(417)  NEUTRAL CITATION ARRIVES IN THE COURT OF SESSION

Somewhat belatedly, the Court of Session hanselled 2005 by introducing a neutral citation system for referring to its judicial decisions.  Such systems were introduced internationally in the late 1990s so that one could tell from the citation the year of a decision and the court which gave it, together with a sequential number within the year in question.  Alongside paragraph numbers in judgments, which the Scottish courts did adopt some years ago, the system is intended to facilitate citation of page-less Internet and other computer versions of court decisions in the same manner as traditional law reports.  The Court of Session system is as follows:

CSIH – Court of Session Inner House

CSOH – Court of Session Outer House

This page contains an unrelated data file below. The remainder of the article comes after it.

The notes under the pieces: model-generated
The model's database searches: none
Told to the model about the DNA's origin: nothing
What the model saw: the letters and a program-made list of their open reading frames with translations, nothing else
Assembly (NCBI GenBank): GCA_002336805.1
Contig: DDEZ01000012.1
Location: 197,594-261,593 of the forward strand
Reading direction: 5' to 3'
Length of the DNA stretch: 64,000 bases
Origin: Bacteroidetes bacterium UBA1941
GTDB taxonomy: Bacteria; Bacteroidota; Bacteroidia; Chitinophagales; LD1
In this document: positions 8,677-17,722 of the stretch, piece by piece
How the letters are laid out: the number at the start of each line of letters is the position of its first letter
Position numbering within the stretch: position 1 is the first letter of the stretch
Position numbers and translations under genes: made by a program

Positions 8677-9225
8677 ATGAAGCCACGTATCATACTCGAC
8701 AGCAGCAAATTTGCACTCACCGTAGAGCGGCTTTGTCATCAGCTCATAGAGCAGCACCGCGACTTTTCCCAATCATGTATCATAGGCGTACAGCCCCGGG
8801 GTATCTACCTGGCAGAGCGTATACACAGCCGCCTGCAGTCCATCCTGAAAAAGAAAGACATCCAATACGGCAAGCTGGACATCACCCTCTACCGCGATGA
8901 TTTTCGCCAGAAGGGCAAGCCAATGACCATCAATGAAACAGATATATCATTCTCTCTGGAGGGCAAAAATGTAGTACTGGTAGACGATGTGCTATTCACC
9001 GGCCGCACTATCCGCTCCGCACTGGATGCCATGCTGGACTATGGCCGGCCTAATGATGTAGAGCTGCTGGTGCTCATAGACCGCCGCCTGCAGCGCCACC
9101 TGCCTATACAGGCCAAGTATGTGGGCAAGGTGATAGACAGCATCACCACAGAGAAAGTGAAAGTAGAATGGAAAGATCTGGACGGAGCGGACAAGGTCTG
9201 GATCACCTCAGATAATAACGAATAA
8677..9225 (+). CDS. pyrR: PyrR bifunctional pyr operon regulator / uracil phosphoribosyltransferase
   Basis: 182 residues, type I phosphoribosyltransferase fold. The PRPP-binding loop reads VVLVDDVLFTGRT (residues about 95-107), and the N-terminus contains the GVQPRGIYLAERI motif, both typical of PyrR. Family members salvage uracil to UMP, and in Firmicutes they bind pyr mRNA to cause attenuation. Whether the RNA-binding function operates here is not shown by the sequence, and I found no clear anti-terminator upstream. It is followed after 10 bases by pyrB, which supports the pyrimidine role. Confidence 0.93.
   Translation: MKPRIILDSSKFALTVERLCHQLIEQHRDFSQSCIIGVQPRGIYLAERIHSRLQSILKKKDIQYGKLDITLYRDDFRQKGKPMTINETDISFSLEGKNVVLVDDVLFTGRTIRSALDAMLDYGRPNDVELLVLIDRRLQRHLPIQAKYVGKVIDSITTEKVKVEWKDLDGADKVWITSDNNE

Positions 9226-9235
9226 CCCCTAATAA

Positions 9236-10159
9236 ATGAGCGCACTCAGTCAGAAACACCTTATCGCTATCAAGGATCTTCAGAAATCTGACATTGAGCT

So far as Scots Law News has noted, no system has yet emerged for sheriff court decisions; but we do already have UKHL for the House of Lords.  Given that Canada has snaffled SCC for its own Supreme Court (a decision which it is thought contributed to the Scottish difficulties in joining the system), perhaps SCUK will be the answer there.  But that may have its own difficulties, as fans of FCUK and derogatory phraseology teen-style will be quick to work out.  If you don’t know about this, see the enlightening judgment of Rattee J in French Connection v Sutton [2000] ETMR 341 (no neutral citation available, but it is on Westlaw) and such websites as schoolsucks.com (no responsibility accepted for what you find there).

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